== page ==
Just as the Big Y Supermarkets chain thrived as a result of family succession and an apparent willingness to invest in long-term growth strategies, most of the small businesses with roots in Willimansett failed due to the lack of succession or the ability to adapt to changing markets and demographics. In addition to Spalding (a survivor of sorts), the other noteworthy Willimansett manufacturer at the time of my youth (and also on the outskirts of my linear microcosm) was the Hampden Brewery, maker of the regionally popular Hampden Ale. The Hampden Brewery became a Piels Brewery before shutting down in later years, a victim of the times when beer drinking habits were unsophisticated and distribution became homogenized by two dominant national forces within the region: Anheuser-Busch and Miller Brewing. Ironically, I today live in a small town that is home to the second largest microbrewery in Massachusetts. One small brewery after another shuttered its doors in the 1970’s and 1980’s, just a few years before the popularity of microbrews would lead to the largest resurgence of small brewers since the days before Prohibition. The question begs to be asked whether the same full circle transformation could take place with dairies, jewelers, hardware stores, movie theaters, and other one-time small businesses.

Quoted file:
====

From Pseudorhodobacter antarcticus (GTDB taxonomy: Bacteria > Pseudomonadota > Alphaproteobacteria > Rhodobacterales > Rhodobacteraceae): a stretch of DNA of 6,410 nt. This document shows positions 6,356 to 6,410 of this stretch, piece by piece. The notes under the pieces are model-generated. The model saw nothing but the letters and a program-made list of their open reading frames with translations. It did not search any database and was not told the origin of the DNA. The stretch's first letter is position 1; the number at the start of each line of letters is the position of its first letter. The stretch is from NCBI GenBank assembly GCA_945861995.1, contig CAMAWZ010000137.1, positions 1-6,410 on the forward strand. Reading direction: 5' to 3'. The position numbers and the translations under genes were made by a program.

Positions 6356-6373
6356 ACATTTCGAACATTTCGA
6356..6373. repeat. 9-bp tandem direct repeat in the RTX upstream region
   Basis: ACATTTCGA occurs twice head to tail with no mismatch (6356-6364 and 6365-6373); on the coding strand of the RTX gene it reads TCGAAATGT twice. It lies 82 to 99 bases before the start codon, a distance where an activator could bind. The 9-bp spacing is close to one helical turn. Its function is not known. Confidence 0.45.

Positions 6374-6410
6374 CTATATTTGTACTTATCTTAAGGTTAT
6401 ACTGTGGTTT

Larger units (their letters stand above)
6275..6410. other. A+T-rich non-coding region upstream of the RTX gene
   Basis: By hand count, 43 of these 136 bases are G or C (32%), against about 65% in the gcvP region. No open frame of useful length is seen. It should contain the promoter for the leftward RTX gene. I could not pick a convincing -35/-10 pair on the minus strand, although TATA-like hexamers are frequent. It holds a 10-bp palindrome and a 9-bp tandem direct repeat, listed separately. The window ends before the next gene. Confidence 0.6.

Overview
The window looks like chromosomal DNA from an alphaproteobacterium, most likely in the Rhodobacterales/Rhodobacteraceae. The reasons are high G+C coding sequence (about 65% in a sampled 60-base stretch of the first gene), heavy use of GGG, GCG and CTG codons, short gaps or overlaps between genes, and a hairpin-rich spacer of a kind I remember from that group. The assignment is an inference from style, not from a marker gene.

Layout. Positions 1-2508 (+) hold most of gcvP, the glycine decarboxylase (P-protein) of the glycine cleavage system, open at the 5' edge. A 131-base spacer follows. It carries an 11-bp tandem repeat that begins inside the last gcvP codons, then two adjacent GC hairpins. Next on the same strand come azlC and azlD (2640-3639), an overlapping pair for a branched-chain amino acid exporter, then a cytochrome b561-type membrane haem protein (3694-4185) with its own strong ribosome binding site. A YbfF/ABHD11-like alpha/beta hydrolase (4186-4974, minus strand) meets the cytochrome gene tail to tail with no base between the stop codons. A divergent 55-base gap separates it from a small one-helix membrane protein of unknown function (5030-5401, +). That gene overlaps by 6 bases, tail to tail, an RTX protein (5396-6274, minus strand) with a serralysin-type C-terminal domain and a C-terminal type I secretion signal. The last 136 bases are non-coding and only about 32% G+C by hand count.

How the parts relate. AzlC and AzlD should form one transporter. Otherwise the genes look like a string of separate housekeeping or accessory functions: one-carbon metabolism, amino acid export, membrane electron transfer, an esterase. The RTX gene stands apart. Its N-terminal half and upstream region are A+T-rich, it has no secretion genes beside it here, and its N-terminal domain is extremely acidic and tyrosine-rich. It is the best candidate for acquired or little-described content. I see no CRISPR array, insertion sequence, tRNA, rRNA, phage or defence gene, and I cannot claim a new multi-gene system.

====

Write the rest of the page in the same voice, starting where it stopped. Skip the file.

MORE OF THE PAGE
My one-mile microcosm consists of the stretch of Chicopee Street in Willimansett between my childhood home and Mount Carmel School, just beyond the “Y” intersection. At the time, prior to the construction of the Interstate Highway System and the I-91 corridor that would bypass downtowns, Chicopee Street - also State Route 116 - was the main route connecting the city centers of Chicopee and Holyoke. Even then, a shopping trip “downtown”, whether by car or by bus, meant downtown Holyoke. (Holyoke is a one-time grand city which has subsequently fallen on hard times and now has nowhere to go but up, but that is an entirely other story.) There was a Willimansett section of the Holyoke Transcript-Telegram (gone), telephone numbers in Willimansett (along with Aldenville and Fairview) shared Holyoke’s JEfferson exchange rather than Chicopee’s LYceum exchange, and even Willimansett’s first zip code was 01045 (a subroute of Holyoke’s 01040 and, you guessed it, long gone).